TTS-GAN: A Transformer-based Time-Series Generative Adversarial Network
This repository contains code from the paper "TTS-GAN: A Transformer-based Time-Series Generative Adversarial Network"
Abstract: Time-series datasets used in machine learning applications often are small in size, making the training of deep neural network architectures ineffective. For time series, the suite of data augmentation tricks we can use to expand the size of the dataset is limited by the need to maintain the basic properties of the signal. Data generated by a Generative Adversarial Network (GAN) can be utilized as another data augmentation tool. RNN-based GANs suffer from the fact that they cannot effectively model long sequences of data points with irregular temporal relations. To tackle these problems, we introduce TTS-GAN, a transformer-based GAN which can successfully generate realistic synthetic time series data sequences of arbitrary length, similar to the original ones. Both the generator and discriminator networks of the GAN model are built using a pure transformer encoder architecture. We use visualizations to demonstrate the similarity of real and generated time series and a simple classification task that shows how we can use synthetically generated data to augment real data and improve classification accuracy.
Transformer GAN generate synthetic time-series data
The TTS-GAN Architecture
The TTS-GAN model architecture is shown in the upper figure. It contains two main parts, a generator, and a discriminator. Both of them are built based on the transformer encoder architecture. An encoder is a composition of two compound blocks. A multi-head self-attention module constructs the first block and the second block is a feed-forward MLP with GELU activation function. The normalization layer is applied before both of the two blocks and the dropout layer is added after each block. Both blocks employ residual connections.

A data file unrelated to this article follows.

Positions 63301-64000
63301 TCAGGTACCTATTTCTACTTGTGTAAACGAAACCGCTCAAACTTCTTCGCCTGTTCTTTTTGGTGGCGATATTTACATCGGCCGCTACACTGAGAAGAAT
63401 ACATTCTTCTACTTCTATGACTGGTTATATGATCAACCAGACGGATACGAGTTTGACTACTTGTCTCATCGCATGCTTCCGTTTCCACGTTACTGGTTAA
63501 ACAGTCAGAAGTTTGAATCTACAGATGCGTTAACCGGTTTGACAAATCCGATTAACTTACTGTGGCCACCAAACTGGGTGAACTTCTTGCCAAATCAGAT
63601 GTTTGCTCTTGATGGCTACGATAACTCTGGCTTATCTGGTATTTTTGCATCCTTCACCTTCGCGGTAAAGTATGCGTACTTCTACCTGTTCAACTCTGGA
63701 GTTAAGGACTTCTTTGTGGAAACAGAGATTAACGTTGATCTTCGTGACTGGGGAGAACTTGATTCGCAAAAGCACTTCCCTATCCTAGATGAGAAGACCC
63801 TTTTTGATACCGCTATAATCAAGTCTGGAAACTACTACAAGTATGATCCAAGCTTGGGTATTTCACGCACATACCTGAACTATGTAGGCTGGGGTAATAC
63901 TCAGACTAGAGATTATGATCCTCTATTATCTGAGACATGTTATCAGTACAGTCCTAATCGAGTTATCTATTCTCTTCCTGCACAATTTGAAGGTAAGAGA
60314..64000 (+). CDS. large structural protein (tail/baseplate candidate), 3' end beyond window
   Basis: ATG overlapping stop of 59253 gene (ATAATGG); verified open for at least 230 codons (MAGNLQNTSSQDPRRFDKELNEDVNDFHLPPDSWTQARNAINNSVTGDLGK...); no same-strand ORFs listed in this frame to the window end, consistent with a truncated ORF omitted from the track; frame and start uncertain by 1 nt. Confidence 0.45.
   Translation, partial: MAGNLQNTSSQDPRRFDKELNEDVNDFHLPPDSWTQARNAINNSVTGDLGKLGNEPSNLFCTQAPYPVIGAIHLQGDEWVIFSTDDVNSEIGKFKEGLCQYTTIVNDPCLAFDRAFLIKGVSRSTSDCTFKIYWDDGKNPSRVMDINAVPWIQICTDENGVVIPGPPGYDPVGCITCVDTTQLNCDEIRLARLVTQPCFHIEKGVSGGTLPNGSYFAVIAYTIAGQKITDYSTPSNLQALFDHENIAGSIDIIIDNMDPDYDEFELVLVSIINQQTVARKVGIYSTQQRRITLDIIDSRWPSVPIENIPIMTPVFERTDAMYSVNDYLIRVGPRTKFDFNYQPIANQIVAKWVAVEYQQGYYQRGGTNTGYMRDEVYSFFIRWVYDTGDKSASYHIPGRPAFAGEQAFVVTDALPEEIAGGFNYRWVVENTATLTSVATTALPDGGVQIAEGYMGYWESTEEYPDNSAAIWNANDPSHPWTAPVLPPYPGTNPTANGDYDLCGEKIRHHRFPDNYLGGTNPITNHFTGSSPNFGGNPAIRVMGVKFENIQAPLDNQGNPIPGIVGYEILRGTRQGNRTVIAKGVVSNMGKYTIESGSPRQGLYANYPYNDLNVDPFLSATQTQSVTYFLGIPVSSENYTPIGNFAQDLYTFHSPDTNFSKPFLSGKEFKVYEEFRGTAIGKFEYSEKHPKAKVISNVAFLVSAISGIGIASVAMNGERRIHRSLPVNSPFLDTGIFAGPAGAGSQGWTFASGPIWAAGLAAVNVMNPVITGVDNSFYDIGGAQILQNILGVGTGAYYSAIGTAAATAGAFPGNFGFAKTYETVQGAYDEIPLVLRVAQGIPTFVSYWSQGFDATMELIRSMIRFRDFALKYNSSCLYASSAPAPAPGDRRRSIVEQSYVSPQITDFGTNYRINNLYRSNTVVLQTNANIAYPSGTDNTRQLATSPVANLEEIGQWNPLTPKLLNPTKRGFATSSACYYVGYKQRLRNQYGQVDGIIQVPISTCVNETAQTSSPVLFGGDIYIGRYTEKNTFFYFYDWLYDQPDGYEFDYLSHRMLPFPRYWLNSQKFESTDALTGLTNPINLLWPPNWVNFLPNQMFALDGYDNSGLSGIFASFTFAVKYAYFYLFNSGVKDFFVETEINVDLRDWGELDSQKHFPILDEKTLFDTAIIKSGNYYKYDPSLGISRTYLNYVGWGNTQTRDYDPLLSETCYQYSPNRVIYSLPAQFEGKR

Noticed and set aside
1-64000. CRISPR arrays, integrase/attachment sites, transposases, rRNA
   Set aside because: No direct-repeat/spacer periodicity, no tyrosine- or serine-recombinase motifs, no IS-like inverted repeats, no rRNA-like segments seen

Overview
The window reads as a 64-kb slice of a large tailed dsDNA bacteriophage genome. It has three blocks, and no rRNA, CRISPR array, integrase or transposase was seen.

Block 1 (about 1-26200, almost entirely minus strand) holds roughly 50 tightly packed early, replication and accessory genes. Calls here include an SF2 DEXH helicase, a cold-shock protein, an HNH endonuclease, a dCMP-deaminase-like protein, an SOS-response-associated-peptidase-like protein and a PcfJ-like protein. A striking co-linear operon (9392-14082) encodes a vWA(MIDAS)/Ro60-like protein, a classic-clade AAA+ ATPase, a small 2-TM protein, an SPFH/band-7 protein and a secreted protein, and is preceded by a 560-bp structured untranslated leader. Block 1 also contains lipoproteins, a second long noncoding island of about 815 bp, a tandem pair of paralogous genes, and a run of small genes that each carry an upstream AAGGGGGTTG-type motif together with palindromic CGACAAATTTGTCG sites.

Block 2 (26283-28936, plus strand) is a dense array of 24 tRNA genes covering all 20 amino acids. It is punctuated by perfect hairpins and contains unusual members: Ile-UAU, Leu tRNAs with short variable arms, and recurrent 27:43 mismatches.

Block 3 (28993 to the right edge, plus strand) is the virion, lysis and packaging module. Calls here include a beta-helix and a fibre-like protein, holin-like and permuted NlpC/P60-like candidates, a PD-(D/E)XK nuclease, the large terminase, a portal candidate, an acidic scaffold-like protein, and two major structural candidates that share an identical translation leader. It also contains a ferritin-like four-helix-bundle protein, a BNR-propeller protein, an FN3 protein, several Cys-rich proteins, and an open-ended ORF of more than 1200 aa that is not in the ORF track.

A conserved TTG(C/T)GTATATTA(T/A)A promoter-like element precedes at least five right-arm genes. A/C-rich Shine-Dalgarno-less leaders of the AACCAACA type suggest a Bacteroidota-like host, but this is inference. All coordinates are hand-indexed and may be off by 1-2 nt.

The time series data processing step
We view a time-series data sequence like an image with a height equal to 1. The number of time-steps is the width of an image, W. A time-series sequence can have a single channel or multiple channels, and those can be viewed as the number of channels (RGB) of an image, C. So an input sequence can be represented with the matrix of size (Batch Size, C, 1, W). Then we choose a patch size N to divide a sequence into W / N patches. We then add a soft positional encoding value by the end of each patch, the positional value is learned during model training. Each patch will then have the data shape (Batch Size, C, 1, (W/N) + 1) This process is shown in the upper figure.
Several images of the TTS-GAN project
Saved pre-trained GAN model checkpoints
The UniMiB dataset dataLoader used for loading GAN model training/testing data
Load real running and jumping data from UniMiB dataset
Load Synthetic running and jumping data from the pre-trained GAN models
The GAN model training and evaluation functions
The major GAN model training file
The help functions to draw T-SNE and PCA plots
The adamw function file
The parse function used for reading parameters to train_GAN.py file
Run this file to start training the Jumping GAN model
Run this file to start training the Running GAN model
To train the Running data GAN model:
To train the Jumping data GAN model:
A simple example of visualizing the similarity between the synthetic running&jumping data and the real running&jumping data: